(515d) Axial Segregation in Bubbling, Gas-Fluidized Beds with Continuous Size Distributions
Due to a lack of understanding of polydisperse flows, processes employing particulate flows often operate below design capacity and exhibit undesired flow behavior. Previous work, including experiments, theoretical efforts, and simulations, has largely focused on binary mixtures (two particle species which vary in size and/or density) to characterize and better understand the segregation behavior. Relatively little work has been performed, however, for continuous size distributions, despite their practical importance. Experiments involving Geldart Group B particles with a continuous size distribution have been carried out under atmospheric conditions. The system under consideration is a gas-fluidized bed, in which local segregation measurements are taken. Sand of various widths of Gaussian and lognormal distributions were fluidized, then axial segregation profiles were obtained from frozen-bed sectioning. Experimental results show that (i) the mean particle diameter decreases with increasing height within the bed, (ii) the degree of segregation increases with increasing width of the particle size distribution, and (iii) the shape of the local size distribution (i.e., Gaussian or lognormal) is preserved with respect to the overall distribution, even in the presence of size segregation. These experimental findings agree with discrete particle simulations carried out by Dahl et al. (2003) for granular systems and Dahl and Hrenya (2005) for gas-fluidized systems, and are expected to simplify subsequent continuum modelling efforts. A surprising fourth finding, however, is that the degree of segregation is non-monotonic with respect to the width of lognormal distributions.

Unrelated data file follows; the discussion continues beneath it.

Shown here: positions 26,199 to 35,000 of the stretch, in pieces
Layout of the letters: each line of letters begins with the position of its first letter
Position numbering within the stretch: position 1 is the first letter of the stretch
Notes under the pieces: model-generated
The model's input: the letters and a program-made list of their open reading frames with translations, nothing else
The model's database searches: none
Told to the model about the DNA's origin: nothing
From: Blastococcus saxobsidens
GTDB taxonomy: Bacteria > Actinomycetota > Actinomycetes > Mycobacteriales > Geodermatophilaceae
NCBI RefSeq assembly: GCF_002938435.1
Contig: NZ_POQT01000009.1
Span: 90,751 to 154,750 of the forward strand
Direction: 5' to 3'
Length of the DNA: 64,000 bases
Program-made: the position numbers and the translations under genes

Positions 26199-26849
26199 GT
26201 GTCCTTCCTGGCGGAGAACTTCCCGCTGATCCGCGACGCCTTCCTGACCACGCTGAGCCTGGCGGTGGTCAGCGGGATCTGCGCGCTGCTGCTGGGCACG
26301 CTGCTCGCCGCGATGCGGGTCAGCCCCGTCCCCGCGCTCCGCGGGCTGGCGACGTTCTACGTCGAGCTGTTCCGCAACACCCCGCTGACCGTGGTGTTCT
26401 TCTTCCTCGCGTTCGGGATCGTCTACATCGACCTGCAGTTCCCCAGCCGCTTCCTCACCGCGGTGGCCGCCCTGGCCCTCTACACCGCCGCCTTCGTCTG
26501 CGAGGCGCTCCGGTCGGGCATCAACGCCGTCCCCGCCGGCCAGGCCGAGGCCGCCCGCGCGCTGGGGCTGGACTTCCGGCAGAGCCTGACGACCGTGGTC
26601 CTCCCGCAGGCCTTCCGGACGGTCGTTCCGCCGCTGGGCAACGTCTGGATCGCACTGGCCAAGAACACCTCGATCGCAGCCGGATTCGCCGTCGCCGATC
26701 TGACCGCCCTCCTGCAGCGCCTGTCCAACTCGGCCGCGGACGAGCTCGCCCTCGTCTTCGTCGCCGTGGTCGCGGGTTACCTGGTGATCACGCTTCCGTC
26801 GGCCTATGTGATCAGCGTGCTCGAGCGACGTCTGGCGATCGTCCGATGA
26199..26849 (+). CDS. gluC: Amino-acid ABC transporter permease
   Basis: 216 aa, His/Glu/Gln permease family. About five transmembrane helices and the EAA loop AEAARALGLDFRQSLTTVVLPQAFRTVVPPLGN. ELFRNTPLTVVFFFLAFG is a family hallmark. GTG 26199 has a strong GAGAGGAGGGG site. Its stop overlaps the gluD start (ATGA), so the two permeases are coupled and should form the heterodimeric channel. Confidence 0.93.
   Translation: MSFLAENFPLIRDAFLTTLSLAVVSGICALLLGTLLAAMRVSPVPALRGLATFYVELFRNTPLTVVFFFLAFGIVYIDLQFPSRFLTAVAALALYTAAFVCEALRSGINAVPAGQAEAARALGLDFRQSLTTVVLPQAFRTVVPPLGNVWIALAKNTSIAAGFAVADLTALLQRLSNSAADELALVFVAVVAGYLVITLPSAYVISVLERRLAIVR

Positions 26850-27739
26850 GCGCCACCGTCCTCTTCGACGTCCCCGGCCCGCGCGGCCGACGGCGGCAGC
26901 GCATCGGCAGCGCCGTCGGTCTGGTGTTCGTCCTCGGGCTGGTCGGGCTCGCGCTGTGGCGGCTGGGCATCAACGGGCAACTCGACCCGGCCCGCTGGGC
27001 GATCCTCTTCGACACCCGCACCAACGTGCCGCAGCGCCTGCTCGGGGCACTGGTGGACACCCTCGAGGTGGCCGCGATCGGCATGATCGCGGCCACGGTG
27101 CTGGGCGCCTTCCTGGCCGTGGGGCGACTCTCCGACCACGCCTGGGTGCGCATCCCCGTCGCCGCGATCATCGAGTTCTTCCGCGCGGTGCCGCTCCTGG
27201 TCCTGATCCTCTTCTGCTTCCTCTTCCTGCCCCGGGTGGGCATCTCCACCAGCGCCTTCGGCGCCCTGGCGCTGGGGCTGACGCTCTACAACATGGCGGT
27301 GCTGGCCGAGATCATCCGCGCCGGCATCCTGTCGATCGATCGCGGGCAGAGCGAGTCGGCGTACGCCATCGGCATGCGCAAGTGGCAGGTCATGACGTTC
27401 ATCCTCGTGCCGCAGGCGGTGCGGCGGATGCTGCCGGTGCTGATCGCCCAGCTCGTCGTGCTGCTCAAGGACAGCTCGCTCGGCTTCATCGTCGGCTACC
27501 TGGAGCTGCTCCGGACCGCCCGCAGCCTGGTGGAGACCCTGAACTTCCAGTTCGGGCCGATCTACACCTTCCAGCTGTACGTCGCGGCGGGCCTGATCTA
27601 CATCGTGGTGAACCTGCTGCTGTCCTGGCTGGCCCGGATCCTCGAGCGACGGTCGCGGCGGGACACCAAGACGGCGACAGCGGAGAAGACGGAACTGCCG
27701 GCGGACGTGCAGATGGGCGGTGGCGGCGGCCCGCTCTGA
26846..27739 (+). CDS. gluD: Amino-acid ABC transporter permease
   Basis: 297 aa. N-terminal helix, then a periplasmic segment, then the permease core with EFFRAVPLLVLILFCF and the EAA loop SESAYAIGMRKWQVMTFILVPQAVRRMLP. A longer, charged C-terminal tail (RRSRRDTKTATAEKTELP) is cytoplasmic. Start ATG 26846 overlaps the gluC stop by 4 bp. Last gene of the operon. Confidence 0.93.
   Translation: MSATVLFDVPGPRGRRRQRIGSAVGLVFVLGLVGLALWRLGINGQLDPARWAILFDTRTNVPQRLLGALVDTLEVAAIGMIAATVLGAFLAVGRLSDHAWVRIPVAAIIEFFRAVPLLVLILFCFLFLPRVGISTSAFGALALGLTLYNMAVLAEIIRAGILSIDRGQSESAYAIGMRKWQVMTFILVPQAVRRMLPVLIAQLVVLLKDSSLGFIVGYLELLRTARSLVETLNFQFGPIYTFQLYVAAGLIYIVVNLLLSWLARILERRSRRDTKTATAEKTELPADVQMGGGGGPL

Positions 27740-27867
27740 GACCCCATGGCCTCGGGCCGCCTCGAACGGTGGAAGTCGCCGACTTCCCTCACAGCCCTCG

Dahl, S.R., Clelland R., and Hrenya C.M. (2003). Three-dimensional, rapid shear flow of particles with continuous size distributions. Powder Technology 138 (1): 7-12.
Dahl, S. R., and Hrenya, C.M. (2005). Size segregation in gas-solid fluidized beds with continuous size distributions. Chemical Engineering Science 60: 6658-6673.